settlements; the rains are less frequent, and commence later as we go
farther South; they seem, however, to be sufficient for the necessities
of the country as a general rule.

Before we take leave of the miner, we will give him one more piece of
advice which is none the less important for being the last. On his
return from the mines, should he be so fortunate as to have a large
amount of gold to send over to the States by drafts, he should enquire
if the man who sells him the draft has the power of attorney from the
man he draws upon, which should be exhibited to him, thus satisfied, he
can with greater security trust his money.


Before the occupation of the country by the Americans, its population
was considered to amount to from thirty to forty thousand inhabitants
natives of the Spanish race, Indians and foreigners included; but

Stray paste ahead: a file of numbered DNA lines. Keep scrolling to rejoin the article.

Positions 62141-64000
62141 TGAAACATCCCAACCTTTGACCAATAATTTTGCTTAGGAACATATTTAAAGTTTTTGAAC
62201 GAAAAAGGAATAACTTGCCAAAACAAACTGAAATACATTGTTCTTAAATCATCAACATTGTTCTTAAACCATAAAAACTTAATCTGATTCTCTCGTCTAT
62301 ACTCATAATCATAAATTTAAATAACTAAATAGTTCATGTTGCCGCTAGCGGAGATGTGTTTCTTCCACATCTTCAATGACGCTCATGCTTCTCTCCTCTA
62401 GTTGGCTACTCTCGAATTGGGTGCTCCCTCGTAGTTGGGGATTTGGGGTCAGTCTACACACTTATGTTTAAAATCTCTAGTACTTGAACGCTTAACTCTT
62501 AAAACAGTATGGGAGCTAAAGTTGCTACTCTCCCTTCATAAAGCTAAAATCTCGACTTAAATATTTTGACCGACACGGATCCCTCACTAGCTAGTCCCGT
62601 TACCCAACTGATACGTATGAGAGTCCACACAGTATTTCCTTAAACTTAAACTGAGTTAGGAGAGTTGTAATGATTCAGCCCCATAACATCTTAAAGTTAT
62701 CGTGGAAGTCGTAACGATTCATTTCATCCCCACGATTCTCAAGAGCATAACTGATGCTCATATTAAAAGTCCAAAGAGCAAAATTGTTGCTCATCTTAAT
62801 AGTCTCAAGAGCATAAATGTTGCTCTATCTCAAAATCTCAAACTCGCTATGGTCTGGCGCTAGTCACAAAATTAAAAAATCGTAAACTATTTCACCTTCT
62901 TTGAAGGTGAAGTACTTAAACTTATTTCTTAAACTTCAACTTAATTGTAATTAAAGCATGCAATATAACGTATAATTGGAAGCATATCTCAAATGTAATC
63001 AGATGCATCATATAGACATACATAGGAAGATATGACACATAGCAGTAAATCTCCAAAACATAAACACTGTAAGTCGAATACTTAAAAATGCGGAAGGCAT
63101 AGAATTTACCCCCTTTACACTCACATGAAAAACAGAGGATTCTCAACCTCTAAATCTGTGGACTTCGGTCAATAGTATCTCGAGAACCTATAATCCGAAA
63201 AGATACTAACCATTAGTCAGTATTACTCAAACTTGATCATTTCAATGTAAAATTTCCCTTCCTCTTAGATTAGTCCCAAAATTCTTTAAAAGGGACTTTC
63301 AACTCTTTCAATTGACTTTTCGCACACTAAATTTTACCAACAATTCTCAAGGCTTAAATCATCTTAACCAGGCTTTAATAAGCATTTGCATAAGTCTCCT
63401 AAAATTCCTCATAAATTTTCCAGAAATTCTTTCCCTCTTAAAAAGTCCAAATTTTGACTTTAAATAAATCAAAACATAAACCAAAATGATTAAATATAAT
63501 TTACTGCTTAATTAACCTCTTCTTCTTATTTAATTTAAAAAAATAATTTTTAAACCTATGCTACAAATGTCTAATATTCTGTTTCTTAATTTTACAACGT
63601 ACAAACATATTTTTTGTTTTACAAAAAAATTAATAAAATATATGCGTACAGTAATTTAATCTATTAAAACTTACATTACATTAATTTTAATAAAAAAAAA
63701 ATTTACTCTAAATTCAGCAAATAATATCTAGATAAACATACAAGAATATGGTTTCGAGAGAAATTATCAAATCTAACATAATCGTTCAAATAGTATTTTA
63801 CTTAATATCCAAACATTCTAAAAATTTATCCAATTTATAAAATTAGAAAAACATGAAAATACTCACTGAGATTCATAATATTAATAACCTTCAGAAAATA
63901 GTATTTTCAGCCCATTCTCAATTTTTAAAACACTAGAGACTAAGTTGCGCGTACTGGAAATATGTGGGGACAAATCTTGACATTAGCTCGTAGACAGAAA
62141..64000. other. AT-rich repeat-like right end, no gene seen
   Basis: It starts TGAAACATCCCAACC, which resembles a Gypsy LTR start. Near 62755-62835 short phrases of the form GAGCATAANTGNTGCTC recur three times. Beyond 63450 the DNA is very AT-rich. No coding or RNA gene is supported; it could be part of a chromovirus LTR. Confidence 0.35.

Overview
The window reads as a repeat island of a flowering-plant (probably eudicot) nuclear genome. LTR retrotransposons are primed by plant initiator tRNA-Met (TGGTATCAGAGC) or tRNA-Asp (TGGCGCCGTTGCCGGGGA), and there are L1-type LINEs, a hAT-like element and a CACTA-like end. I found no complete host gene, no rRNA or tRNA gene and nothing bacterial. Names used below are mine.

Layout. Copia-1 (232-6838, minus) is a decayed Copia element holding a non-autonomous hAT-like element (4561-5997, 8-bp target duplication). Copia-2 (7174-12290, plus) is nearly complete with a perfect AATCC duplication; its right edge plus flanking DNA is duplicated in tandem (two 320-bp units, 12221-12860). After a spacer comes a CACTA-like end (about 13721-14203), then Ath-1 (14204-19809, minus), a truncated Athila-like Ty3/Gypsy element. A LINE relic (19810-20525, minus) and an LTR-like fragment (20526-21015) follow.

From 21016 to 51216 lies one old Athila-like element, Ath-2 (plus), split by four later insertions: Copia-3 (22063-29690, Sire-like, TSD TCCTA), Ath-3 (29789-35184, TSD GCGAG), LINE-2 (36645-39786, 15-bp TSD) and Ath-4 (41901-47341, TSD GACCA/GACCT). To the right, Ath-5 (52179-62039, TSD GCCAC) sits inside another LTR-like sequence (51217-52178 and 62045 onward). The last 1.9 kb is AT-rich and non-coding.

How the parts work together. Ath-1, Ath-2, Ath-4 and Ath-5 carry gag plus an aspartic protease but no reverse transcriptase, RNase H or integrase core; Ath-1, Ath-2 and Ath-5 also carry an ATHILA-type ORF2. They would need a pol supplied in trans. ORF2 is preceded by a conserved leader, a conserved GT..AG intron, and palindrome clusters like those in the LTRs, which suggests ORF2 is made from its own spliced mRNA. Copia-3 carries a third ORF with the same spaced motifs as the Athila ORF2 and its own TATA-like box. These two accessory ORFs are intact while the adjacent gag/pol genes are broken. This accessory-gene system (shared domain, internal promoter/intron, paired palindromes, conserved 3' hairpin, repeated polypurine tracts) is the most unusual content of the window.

since that time its growth appears to be magic, and particularly since
the discovery of the gold mines; every corner of the world seems to
contribute its share of inhabitants; every tongue almost is spoken in
the streets of San Francisco. But this new population does not spread
through the country to benefit it; it crowds only to the mines or the
port of San Francisco. It consists chiefly of speculators and diggers,
and some mechanics; of farmers we do not hear as yet. The town has led
the van in growth; there is nothing similar on records; one may say
without exaggeration that it has been inaugurated in one moment by
some superhuman power, or sprung like one of those ambulating towns
do spring the day before a fair. In fact, it looks very much like one
of those cities only built for a day. Its houses built of planks and
cotton sheetings cannot last but a day; however, whatever they lack
in quality they make up in quantity. Four months ago the town hardly
counted fifty houses, and now it must have upwards of five hundred, and
these are daily increasing; even a theatre is spoken of as being built.
From eight to ten thousand inhabitants may be afloat in the streets of
San Francisco, and hundreds arrive daily; many live in shanties, many
in tents, and many the best way they can. The magic power of gold marks